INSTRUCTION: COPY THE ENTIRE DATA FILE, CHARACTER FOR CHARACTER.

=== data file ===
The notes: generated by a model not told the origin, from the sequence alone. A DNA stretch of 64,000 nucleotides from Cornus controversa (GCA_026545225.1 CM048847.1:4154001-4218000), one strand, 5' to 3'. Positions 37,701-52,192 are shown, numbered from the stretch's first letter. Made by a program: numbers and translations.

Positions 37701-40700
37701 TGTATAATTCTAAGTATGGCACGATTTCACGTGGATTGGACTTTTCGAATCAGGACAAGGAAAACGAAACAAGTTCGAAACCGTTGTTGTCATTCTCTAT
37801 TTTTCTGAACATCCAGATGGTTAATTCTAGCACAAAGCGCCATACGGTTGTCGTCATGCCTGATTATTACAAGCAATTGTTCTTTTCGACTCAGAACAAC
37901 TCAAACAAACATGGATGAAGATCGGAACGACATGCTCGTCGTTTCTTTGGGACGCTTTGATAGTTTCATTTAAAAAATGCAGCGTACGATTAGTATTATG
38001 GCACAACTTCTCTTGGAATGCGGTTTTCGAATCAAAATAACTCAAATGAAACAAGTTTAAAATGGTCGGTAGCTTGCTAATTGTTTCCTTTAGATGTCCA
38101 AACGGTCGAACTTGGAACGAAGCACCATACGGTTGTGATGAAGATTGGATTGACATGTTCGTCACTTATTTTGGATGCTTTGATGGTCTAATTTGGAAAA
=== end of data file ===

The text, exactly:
The notes: generated by a model not told the origin, from the sequence alone. A DNA stretch of 64,000 nucleotides from Cornus controversa (GCA_026545225.1 CM048847.1:4154001-4218000), one strand, 5' to 3'. Positions 37,701-52,192 are shown, numbered from the stretch's first letter. Made by a program: numbers and translations.

Positions 37701-40700
37701 TGTATAATTCTAAGTATGGCACGATTTCACGTGGATTGGACTTTTCGAATCAGGACAAGGAAAACGAAACAAGTTCGAAACCGTTGTTGTCATTCTCTAT
37801 TTTTCTGAACATCCAGATGGTTAATTCTAGCACAAAGCGCCATACGGTTGTCGTCATGCCTGATTATTACAAGCAATTGTTCTTTTCGACTCAGAACAAC
37901 TCAAACAAACATGGATGAAGATCGGAACGACATGCTCGTCGTTTCTTTGGGACGCTTTGATAGTTTCATTTAAAAAATGCAGCGTACGATTAGTATTATG
38001 GCACAACTTCTCTTGGAATGCGGTTTTCGAATCAAAATAACTCAAATGAAACAAGTTTAAAATGGTCGGTAGCTTGCTAATTGTTTCCTTTAGATGTCCA
38101 AACGGTCGAACTTGGAACGAAGCACCATACGGTTGTGATGAAGATTGGATTGACATGTTCGTCACTTATTTTGGATGCTTTGATGGTCTAATTTGGAAAA